Featured Posts

  • Prev
  • Next

How to write a guest blog post

Posted on : 12-09-2016 | By : admin | In : Blog

Tags: , , , , , , , , , , ,

0

I have had a guest blog post accepted at the Oxford English Dictionary website on the language in Jane Austen adaptions. I really enjoyed writing the blog post although it did require checking out some adaptions of some of Jane Austen’s books – a real hardship!

It’s one of the first times that I’ve got my own byline – usually I write for someone else. It never normally bothers me, but it’s hard to point your mum at something and say, ‘I wrote that’ when it has someone else’s name at the bottom of it.

I enjoyed writing the blog post and I hope it leads to more. In this instance, I was approached with an idea and it was one that I was happy to write about. What questions should you ask if you are approached with a request to write a guest blog post?

1. Can I have the website address please?

It’s a good idea to check out the blog that you are being asked to write for. Look at the style – does it fit in well with your writing? Is it a blog that you would like to write for? Do the blog subjects fit in well with the kind of thing you like to write? Make sure that it is something that you would be comfortable writing about.

2. How many words are you looking for?

It’s good to know how much you are expected to write.

3. When is the deadline?

You also need to know how long you have to write it.

4. What is your budget?

The subject of money needs to come up at some point. They may ask your rates. At this point, you can ask their budget and see if they match. You also need to ask whom copyright will reside with and make sure that you are comfortable with the answer. Finally do they pay on acceptance of the blog post or do they pay when it is published? There can be a big difference.

5. Can I promote my blog post on social media?

The answer most likely is ‘yes’ but it doesn’t hurt to ask.

Once you are happy with the answers to these (and any other questions you may have) then you can go ahead, research and write your blog post.

Three DOs

DO turn it in on time – or slightly ahead of time if you can.

DO accept any suggestions or revisions gracefully. I found that the revisions suggested improved my piece, but they were not so many that they completely changed it. The editor may suggest a new title or the piece may look different on publication, but at the end of the day, it is their blog and they know their style best. If you really disagree with something, then you can perhaps say something, politely but it is usually the Editor’s final decision.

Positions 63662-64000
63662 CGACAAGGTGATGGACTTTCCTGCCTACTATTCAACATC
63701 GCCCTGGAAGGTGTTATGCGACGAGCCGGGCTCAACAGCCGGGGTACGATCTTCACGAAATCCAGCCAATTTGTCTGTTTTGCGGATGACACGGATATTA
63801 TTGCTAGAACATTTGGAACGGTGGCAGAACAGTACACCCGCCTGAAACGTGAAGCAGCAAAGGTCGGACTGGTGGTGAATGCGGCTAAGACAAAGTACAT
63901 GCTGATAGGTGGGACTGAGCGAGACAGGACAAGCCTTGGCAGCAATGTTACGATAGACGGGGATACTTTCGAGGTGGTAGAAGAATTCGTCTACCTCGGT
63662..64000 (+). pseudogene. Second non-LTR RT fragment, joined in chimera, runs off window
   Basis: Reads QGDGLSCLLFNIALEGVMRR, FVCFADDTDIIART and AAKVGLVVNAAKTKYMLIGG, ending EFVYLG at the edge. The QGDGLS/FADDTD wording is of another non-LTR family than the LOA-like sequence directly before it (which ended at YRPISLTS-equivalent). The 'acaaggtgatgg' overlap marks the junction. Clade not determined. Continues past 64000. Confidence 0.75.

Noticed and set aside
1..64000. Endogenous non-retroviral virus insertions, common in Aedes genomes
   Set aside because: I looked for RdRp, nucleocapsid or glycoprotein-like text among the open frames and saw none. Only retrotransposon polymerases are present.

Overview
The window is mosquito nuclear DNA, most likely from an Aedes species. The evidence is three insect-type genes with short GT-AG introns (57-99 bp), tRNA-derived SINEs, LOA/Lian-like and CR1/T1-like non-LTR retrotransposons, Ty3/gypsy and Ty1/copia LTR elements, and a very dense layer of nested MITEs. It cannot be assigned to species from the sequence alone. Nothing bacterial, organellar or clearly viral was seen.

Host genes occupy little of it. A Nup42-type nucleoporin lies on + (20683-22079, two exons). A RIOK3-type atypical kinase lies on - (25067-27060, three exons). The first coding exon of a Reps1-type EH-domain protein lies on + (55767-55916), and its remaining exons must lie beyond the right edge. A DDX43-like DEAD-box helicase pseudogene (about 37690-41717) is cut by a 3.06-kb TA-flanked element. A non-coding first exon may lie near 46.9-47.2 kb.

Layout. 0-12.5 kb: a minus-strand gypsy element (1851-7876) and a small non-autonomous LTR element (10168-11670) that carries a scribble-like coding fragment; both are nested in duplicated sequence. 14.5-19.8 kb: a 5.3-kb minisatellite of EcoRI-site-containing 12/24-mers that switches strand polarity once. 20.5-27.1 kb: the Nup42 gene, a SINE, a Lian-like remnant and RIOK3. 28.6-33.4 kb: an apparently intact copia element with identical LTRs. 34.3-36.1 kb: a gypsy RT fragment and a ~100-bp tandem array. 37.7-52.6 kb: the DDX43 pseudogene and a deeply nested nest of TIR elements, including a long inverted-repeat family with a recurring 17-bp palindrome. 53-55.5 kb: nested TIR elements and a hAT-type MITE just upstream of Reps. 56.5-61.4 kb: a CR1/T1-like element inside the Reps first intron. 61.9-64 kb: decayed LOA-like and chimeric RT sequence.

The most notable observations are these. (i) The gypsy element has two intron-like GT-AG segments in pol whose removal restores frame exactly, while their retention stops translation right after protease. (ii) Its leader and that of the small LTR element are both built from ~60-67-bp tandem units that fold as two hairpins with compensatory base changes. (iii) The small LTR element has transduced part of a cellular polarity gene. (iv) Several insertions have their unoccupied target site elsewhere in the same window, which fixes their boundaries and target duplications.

DO let friends and family know when it is up and encourage them to go and read it and comment!

So on that note, please do go and check out my guest blog post on Jane Austen and feel free to start a conversation!  Thank you.

Share

Ten of the best Bromances in Fiction

Posted on : 20-04-2016 | By : admin | In : Enjoying Writing

Tags: , , , , , ,

0

There’s something about a really good bromance that stirs the heart. Bromances have been a fiction winner ever since Jonathan & David way back in the time of Saul!

together by Z S on Flickr CC

These days we ship all kinds of bromances from TV series, books and films, but here are some of my favourite bromances from literature.

  1. Calvin & Hobbes by Bill Watterson. These two are not strictly a book but started life as a syndicated cartoon. I remember the very first one coming out and I was hooked! Calvin is a six year old American boy and Hobbes is his stuffed tiger. Hobbes comes alive whenever the two are playing together, but all Calvin’s parents ever see is Hobbes as a toy. The cartoons are funny, touching and true-to-life. Everyone needs a friend like Hobbes.
  2. Pooh & Piglet. Actually all the characters from Winnie the Pooh by AA Milne are wonderful friends. The stories are lovely and we can all relate to the characters. Winnie the Pooh is wonderfully self-deprecating (“a bear of very little brain”) but he loves nothing better than to play pooh sticks with his friends.
  3. Wind in the Willows by Kenneth Graham. I seem to be getting away from bromances at the moment, but hear me out. The joy of Toad’s friends trying to save him from his own foolishness never fails to delight me. The friends all have very different personalities, but they also have lots of fun together.
  4. Harry & Ron, Harry Potter series by JK Rowling. Harry meets Ron on the train to Hogwarts and it is the start of a beautiful friendship. I love that Ron is one of the youngest of a huge family and that he has everything passed down to him from his brothers. Harry may be able to afford everything new, but he would give it all up to have his parents back. They always watch out for one another and their friendship only grows stronger throughout their years at Hogwarts. Other bromances of note in the Harry Potter series include Fred and George Weasley and Sirius Black and Remus Lupin.
  5. Darcy & Bingley, Pride & Prejudice by Jane Austen. These two friends are opposites – Bingley wears his heart on his sleeve, is handsome and affable, sociable and enjoys being in company. Darcy appears dark and brooding and is not willing to open up to anyone. He is however, very loyal to his friend, and although he made the wrong choice, being willing to upset the girl he loves in favour of his friend is a courageous thing to do.
  6. Sherlock & Watson, Sherlock Holmes by Arthur Conan Doyle. I’m not sure that anyone would ship these two from the original books, although their friendship is very clear in the stories. Interest has risen in these two characters through the recent TV adaption involving Benedict Cumberbatch and Martin Freeman. Their characters are modern friends, with Dr Watson being the steadying hand on Holmes’ more manic personality. The original stories are well worth going back to even if it’s just to see which bits they ‘borrowed’ for the TV series.
  7. Percy & Grover, Percy Jackson series by Rick Riordan. I love Rick Riordan’s series and have thoroughly enjoyed all the books. Percy and Grover have a great supportive friendship which lasts through all the different Greek monsters they meet.
  8. Frodo & Sam, Lord of the Rings by JR Tolkien. Although they are hobbits rather than people, I love the friendship between Frodo and Sam. Sam is just so loyal and Frodo would not have made it through the quest without Sam. Their loyalty and friendship is timeless.